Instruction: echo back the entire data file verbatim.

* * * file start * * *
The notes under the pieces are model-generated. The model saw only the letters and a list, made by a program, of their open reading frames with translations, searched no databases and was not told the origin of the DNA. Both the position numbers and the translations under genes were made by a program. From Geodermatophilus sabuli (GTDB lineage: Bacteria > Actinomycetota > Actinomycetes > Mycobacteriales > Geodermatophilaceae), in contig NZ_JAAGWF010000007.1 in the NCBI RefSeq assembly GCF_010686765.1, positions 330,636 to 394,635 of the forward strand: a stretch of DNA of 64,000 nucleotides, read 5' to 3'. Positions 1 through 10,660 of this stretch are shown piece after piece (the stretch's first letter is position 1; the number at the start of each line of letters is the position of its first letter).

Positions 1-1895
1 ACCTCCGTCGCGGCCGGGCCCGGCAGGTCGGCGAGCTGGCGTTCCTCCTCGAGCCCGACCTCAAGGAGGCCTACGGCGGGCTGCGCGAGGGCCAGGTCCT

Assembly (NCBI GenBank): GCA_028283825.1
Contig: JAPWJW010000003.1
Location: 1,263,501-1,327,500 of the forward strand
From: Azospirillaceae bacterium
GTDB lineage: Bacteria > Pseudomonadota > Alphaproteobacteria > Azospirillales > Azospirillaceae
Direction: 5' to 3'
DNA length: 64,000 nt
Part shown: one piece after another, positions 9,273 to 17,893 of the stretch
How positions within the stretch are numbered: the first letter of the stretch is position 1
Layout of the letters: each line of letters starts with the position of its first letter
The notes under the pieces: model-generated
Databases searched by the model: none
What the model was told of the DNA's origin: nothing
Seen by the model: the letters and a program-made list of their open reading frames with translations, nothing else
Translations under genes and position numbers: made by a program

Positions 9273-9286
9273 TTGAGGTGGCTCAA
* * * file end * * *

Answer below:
The notes under the pieces are model-generated. The model saw only the letters and a list, made by a program, of their open reading frames with translations, searched no databases and was not told the origin of the DNA. Both the position numbers and the translations under genes were made by a program. From Geodermatophilus sabuli (GTDB lineage: Bacteria > Actinomycetota > Actinomycetes > Mycobacteriales > Geodermatophilaceae), in contig NZ_JAAGWF010000007.1 in the NCBI RefSeq assembly GCF_010686765.1, positions 330,636 to 394,635 of the forward strand: a stretch of DNA of 64,000 nucleotides, read 5' to 3'. Positions 1 through 10,660 of this stretch are shown piece after piece (the stretch's first letter is position 1; the number at the start of each line of letters is the position of its first letter).

Positions 1-1895
1 ACCTCCGTCGCGGCCGGGCCCGGCAGGTCGGCGAGCTGGCGTTCCTCCTCGAGCCCGACCTCAAGGAGGCCTACGGCGGGCTGCGCGAGGGCCAGGTCCT

Assembly (NCBI GenBank): GCA_028283825.1
Contig: JAPWJW010000003.1
Location: 1,263,501-1,327,500 of the forward strand
From: Azospirillaceae bacterium
GTDB lineage: Bacteria > Pseudomonadota > Alphaproteobacteria > Azospirillales > Azospirillaceae
Direction: 5' to 3'
DNA length: 64,000 nt
Part shown: one piece after another, positions 9,273 to 17,893 of the stretch
How positions within the stretch are numbered: the first letter of the stretch is position 1
Layout of the letters: each line of letters starts with the position of its first letter
The notes under the pieces: model-generated
Databases searched by the model: none
What the model was told of the DNA's origin: nothing
Seen by the model: the letters and a program-made list of their open reading frames with translations, nothing else
Translations under genes and position numbers: made by a program

Positions 9273-9286
9273 TTGAGGTGGCTCAA